UP THE CREEK

March 1, 2004

 

            You deserve to have fair warning that this newsletter contains nothing but actual news. If you are scanning down the page looking for possum jokes, cheap shots at PETA or other typical bits of nonsense, they’re not here. Instead, we are taking time out to inform you of the activities of your Association.

              March is the month of spring flushing. Around mid-month, we will begin cleaning the winter’s accumulation of rust and sediment out of our pipes. This is accomplished by opening fire hydrants or flush valves and creating a mess. The goal is to produce a fast flow through the pipes that will sweep them clean of the stuff that shouldn’t be in there.

             We follow a plan and schedule that proceeds from the top (highest elevation) of our system to the bottom (lowest elevation). It is designed to proceed uniformly and smoothly, leaving nothing but pristine pipes behind and without disrupting water service, inconveniencing the cook and bottle washer, or turning anybody’s white laundry brown. It works perfectly on paper. Reality, of course follows its own plan. The truth is that you will definitely know something is going on. The unavoidable consequences of pipeline flushing are:

1.    Low water pressure, or total loss of water. If this happens during working hours, it is probably due to our flushing activities. If it happens at night, it’s something much worse. Either way, you can call our office to find out for sure. Flushing seldom causes an outage of more than 15 or 20 minutes, but there may be exceptions. Please be prepared, by saving some water for essential use.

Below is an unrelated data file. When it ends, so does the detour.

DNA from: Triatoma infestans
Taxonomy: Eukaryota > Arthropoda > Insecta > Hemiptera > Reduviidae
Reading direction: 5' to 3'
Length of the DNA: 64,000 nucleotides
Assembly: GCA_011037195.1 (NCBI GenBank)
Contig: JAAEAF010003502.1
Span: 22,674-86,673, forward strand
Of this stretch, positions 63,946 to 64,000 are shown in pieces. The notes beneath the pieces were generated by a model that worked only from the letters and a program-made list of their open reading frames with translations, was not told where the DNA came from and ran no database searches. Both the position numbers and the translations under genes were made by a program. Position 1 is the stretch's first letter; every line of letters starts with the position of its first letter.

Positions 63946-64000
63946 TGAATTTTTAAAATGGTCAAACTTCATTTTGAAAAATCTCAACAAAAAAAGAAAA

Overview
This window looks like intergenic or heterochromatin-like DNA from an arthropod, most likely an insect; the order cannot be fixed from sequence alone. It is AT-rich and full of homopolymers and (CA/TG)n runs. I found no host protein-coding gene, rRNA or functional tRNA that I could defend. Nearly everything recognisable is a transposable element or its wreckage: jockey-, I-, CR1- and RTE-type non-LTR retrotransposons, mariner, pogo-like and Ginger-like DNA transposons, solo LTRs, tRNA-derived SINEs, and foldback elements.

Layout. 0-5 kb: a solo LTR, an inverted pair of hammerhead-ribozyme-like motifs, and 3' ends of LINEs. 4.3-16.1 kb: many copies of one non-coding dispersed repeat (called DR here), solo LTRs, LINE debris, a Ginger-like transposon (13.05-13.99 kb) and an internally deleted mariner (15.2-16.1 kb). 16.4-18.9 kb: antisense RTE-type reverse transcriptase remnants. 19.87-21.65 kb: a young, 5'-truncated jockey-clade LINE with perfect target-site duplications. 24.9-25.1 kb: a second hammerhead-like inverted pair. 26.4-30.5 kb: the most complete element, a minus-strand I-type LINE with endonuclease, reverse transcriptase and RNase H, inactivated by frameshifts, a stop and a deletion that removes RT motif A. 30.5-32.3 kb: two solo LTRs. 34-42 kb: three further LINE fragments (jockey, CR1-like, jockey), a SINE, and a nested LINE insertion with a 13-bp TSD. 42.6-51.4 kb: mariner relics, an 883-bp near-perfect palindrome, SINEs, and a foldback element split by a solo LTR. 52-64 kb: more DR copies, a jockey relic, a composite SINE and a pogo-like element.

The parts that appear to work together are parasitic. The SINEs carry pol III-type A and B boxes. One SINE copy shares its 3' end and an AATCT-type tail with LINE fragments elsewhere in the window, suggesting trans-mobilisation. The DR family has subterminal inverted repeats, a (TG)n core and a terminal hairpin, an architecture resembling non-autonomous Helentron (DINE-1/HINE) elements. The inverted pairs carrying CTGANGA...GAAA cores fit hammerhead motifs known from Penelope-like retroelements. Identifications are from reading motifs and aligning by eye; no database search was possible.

2.    Discolored water when it comes back on. This will always be the case, there is no point pretending otherwise. If a glass of water clears up in a minute or two, it was dissolved air, which is harmless and goes away on its own eventually. If it stays cloudy, it is dirt, and you should do some flushing of your own. You should use large faucets, like outside hose connections. Most of the faucets in your house have flow restrictors on them that will not run much water, and will probably plug up anyway. You will need to clean your sink aerators after an episode of flushing.

              The avoidable consequences of pipeline flushing are in the general category of “water rage,” a phenomenon that overtakes people during times of great stress, like in the shower when you’ve got a really good lather worked up in your hair, and it is starting to sting your eyes, and you need to rinse now, but there is a sudden silence followed by a sucking sound at the shower head. By the time you stumble to the phone to call the water company and your lawyer, the water starts running again, but it has a color that doesn’t look good on you. Then the shower head plugs off with grit. That’s when you will discover the limits of your patience.

              We will complete the flushing program a few days before meter reading starts, so that you will not incur a high water bill by flushing your own pipes. We plan to start the week of March 8th. The direction of progress will be southward and eastward, starting at U50 road and proceeding down the valley, across Cedar Mesa, Cactus Park, Dry Creek, and finally Redlands Mesa. Meter reading will begin March 19th.

              If you call our office, we can probably predict when to expect problems caused by flushing in your neighborhood. Unfortunately, we can’t help you much with water rage. This is one of those things in life you just gotta deal with.

                                                                             dh